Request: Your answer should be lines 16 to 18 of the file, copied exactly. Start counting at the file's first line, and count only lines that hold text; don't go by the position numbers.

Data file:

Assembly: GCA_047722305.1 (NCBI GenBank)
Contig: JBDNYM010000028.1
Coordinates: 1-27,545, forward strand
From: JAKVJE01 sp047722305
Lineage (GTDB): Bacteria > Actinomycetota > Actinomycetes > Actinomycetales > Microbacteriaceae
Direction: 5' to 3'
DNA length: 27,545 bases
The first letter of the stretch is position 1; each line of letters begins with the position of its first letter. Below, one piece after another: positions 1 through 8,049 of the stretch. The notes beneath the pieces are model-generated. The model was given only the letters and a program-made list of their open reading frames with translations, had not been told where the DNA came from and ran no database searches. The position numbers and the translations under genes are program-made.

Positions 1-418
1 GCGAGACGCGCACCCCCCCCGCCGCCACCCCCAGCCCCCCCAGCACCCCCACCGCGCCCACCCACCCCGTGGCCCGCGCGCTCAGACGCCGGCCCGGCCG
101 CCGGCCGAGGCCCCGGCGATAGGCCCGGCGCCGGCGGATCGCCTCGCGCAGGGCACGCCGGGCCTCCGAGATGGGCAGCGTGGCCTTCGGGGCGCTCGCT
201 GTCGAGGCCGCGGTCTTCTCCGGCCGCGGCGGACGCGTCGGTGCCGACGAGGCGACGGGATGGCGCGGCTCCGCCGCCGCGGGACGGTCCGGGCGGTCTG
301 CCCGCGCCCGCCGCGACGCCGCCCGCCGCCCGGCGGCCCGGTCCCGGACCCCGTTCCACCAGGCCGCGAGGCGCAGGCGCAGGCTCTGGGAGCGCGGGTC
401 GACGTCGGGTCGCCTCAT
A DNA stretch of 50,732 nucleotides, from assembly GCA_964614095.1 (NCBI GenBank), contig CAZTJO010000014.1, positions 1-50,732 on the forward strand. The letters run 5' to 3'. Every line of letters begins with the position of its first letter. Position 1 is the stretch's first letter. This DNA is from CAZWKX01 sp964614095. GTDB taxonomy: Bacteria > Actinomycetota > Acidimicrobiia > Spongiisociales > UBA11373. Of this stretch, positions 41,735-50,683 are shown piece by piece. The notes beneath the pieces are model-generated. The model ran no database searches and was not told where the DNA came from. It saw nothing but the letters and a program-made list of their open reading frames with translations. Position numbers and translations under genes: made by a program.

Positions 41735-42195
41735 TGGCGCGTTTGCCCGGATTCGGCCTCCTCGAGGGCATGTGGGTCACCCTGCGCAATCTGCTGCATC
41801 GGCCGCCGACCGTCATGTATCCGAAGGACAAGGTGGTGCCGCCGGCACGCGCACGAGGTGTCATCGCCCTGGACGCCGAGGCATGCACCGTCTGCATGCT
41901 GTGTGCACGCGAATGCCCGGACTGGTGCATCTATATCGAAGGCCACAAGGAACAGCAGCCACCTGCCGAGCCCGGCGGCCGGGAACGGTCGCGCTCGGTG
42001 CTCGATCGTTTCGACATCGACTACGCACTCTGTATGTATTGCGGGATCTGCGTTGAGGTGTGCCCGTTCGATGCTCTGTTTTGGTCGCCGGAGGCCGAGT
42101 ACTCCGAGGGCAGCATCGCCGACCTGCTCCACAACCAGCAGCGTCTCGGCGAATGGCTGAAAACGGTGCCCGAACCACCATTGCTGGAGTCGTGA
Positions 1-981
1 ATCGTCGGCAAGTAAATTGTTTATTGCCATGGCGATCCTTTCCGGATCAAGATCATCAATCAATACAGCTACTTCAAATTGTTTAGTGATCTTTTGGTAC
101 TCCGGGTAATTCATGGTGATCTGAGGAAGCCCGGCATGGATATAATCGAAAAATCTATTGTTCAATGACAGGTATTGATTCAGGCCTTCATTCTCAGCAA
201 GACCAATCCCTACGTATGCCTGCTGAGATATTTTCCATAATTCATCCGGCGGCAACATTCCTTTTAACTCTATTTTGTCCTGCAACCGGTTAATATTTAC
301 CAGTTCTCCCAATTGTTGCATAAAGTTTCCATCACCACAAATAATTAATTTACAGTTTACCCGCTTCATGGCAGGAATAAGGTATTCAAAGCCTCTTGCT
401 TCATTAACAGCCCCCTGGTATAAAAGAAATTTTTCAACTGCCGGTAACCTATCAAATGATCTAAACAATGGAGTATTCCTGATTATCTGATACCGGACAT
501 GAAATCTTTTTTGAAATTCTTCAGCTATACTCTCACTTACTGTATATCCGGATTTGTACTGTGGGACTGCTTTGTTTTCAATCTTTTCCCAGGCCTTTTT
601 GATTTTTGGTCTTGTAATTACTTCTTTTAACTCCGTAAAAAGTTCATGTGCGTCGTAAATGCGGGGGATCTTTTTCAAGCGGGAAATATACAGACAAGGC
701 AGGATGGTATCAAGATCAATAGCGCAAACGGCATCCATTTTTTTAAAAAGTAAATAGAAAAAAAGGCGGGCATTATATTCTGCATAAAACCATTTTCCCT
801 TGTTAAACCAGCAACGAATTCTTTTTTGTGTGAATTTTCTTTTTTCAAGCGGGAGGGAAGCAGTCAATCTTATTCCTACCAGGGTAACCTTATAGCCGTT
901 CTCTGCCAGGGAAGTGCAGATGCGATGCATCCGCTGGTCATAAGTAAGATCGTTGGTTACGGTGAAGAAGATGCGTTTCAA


Positions 41735-42195
41735 TGGCGCGTTTGCCCGGATTCGGCCTCCTCGAGGGCATGTGGGTCACCCTGCGCAATCTGCTGCATC
41801 GGCCGCCGACCGTCATGTATCCGAAGGACAAGGTGGTGCCGCCGGCACGCGCACGAGGTGTCATCGCCCTGGACGCCGAGGCATGCACCGTCTGCATGCT